Identify one changed circumstance that could lead to second-guessing your decision.

Journal: What Would You Do? The Facts Change

The two scenarios in the Discussions—and your reactions—unfolded in a certain way based upon instinct, experience, and training. Another factor was the available information. Now imagine that each scenario had different available information, as described below. Choose one set of changed information and respond to the Journal prompts.

Reasonable Force Scenario

The officer was in the neighborhood searching for two young men who reportedly committed a strong-arm robbery at a nearby convenience store. The clothing and physical appearance of the young men walking down the middle of the street match the descriptions provided by the victim. When the officer pulls alongside the two and orders them to use the sidewalk rather than walking in the street, he also intends to get a closer look at the men and question them about their recent whereabouts. The boys deny involvement or knowledge of the robbery, and from there the scenario escalates as described in the Week 1 Discussion.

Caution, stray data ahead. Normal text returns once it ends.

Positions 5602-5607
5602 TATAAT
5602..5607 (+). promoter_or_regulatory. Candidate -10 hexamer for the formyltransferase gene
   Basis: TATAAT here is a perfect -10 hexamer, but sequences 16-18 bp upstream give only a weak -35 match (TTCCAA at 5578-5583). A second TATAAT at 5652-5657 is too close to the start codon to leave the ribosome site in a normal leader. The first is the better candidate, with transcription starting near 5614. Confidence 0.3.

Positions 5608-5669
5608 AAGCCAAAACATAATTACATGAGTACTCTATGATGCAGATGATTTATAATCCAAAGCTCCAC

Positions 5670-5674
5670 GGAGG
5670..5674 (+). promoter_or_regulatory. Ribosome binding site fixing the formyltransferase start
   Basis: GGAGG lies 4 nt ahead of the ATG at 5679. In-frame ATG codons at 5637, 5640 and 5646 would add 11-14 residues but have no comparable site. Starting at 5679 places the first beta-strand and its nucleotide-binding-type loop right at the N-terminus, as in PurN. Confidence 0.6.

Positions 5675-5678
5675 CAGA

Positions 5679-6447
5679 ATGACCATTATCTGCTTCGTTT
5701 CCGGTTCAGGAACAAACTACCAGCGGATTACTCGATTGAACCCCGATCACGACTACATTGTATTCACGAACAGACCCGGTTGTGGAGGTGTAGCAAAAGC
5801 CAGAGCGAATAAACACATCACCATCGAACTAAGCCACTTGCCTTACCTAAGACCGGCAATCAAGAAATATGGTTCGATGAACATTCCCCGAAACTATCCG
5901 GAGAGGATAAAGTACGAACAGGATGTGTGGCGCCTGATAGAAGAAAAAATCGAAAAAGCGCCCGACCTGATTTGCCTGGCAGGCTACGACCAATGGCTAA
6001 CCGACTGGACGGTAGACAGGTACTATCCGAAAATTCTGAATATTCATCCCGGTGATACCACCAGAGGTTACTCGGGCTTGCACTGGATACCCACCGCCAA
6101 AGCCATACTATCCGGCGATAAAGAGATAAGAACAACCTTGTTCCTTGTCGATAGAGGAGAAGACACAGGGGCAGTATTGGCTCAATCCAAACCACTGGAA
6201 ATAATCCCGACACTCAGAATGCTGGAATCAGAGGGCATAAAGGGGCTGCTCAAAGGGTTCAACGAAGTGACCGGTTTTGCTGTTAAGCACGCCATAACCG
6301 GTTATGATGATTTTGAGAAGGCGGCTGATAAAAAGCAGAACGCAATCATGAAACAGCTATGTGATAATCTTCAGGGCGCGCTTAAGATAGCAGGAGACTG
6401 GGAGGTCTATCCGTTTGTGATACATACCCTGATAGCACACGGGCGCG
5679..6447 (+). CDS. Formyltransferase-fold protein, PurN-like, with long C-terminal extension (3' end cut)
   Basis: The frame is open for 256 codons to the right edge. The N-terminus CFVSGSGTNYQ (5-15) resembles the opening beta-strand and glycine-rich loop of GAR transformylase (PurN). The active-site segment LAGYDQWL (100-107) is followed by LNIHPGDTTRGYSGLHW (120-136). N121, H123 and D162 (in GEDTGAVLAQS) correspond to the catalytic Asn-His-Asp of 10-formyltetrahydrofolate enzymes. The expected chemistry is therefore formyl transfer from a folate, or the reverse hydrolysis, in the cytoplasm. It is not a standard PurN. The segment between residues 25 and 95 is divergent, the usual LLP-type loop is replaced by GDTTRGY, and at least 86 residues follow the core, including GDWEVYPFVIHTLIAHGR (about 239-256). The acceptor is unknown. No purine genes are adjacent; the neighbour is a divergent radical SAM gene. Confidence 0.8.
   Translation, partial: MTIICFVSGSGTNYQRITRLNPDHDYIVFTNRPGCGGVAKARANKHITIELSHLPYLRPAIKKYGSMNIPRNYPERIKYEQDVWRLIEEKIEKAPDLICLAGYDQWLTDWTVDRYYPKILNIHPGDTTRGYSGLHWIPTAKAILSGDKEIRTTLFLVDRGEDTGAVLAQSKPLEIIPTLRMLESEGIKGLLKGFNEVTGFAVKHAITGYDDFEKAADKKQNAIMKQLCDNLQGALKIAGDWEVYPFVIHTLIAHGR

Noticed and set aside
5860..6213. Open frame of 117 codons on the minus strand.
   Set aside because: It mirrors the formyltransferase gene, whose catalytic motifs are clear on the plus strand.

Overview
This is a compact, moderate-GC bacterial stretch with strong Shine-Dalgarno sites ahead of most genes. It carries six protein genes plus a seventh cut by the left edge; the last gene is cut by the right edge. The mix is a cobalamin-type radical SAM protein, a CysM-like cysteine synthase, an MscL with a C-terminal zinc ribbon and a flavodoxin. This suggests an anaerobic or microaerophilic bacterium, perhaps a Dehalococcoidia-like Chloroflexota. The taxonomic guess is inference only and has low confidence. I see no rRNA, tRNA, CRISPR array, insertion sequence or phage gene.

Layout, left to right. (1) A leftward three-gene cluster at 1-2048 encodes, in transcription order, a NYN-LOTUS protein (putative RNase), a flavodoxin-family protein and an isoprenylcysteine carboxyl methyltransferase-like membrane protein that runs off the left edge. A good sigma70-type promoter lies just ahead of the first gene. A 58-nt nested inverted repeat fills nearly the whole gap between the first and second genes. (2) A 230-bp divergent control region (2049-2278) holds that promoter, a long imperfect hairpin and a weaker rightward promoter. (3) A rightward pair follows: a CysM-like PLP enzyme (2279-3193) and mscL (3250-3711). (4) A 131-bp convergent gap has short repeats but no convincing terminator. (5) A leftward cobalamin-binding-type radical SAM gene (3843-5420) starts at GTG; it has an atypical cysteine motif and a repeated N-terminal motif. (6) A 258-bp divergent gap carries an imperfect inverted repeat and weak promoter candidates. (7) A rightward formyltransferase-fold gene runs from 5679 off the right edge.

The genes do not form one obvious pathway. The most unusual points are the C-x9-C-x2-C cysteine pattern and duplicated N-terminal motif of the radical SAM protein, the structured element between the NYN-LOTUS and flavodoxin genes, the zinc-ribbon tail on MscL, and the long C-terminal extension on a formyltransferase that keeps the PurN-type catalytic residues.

Deception Scenario

The suspect may be developmentally delayed, and other officers inform Officer Gordon that the suspect idolizes police officers. If able, he would be an officer. The suspect is known to make efforts to help or please the police, despite having been arrested for shoplifting in the past. The suspect was not given Miranda rights during the initial interrogation. The “interview” took place in a secure area of the police station where the suspect was not free to leave if he chose.

Write a 300-word journal response to the following prompts:

  • Identify one changed circumstance that could lead to second-guessing your decision.
  • Explain why this new information might make you or others second-guess your decision.